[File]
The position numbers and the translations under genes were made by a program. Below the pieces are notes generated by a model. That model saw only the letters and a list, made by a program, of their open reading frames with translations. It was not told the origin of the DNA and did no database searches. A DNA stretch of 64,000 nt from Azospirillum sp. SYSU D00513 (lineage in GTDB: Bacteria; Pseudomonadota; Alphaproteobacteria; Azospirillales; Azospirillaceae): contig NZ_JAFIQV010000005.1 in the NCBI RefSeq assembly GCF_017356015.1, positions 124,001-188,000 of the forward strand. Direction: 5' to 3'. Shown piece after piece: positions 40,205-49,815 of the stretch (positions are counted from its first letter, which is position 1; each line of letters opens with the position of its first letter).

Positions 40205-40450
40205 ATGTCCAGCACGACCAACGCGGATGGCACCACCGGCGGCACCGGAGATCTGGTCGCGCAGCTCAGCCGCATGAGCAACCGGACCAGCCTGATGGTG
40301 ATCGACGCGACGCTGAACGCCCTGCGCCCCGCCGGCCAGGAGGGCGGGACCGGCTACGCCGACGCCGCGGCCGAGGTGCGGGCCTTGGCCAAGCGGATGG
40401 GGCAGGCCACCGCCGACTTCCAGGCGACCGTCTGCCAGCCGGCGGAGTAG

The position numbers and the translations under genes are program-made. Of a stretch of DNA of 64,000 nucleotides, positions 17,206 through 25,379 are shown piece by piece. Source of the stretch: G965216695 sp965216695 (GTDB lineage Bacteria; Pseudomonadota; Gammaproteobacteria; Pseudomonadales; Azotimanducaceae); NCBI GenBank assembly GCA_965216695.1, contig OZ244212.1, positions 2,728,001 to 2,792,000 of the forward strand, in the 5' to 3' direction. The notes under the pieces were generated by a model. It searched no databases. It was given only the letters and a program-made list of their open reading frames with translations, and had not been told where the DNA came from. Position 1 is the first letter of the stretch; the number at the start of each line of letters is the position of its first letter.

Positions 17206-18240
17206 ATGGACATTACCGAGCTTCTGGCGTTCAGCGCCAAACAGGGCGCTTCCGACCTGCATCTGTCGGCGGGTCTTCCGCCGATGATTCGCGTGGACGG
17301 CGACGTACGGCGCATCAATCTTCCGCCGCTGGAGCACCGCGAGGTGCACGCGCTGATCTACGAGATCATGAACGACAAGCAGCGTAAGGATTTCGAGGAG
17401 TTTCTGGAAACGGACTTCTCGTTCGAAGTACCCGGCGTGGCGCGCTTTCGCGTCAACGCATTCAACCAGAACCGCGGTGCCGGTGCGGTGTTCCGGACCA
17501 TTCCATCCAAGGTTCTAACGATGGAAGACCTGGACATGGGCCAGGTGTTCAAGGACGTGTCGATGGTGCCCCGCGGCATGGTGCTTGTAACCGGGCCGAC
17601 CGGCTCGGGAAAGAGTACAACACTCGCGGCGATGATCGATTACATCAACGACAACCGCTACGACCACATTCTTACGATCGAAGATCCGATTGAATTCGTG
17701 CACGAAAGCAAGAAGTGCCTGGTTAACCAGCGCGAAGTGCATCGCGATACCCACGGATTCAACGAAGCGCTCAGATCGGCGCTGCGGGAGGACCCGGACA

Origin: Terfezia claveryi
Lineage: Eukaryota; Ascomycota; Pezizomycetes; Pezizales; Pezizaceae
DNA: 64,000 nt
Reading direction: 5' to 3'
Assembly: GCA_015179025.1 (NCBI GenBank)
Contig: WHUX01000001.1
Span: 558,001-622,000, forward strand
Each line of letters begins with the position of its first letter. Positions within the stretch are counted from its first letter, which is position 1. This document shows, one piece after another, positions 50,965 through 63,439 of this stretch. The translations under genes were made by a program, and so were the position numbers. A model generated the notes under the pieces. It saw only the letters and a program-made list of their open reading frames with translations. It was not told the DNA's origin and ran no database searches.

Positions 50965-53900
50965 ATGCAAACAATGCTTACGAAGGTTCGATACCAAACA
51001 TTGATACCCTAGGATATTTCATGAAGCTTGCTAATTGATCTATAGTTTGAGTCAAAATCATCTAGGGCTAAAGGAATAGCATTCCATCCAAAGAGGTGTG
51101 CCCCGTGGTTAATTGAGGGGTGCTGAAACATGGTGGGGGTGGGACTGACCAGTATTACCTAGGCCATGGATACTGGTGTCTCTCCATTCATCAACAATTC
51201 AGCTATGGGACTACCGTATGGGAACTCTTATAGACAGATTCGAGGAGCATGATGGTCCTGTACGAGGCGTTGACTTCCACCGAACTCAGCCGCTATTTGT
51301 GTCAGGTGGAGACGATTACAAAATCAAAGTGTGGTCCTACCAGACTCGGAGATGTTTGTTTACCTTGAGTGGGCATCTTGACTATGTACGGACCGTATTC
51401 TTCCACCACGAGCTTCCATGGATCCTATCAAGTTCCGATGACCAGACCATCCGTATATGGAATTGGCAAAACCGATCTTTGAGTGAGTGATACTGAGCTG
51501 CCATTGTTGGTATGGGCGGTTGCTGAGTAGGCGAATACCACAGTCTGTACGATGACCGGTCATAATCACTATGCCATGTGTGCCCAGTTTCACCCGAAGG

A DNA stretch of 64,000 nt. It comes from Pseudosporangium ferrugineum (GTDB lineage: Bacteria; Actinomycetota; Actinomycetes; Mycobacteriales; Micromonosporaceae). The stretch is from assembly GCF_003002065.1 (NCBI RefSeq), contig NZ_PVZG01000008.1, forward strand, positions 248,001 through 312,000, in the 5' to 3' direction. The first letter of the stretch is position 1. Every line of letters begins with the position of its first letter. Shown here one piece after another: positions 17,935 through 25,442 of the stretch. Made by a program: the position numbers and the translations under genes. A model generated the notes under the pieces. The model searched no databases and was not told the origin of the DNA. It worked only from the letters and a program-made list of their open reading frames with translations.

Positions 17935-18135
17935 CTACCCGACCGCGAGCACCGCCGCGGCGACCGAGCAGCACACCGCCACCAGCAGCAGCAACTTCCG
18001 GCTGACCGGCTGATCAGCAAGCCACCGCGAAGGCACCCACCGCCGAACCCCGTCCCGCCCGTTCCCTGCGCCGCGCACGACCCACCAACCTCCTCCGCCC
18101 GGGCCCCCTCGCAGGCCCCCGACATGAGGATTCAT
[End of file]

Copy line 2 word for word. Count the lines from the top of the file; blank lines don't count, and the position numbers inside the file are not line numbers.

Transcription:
Positions 40205-40450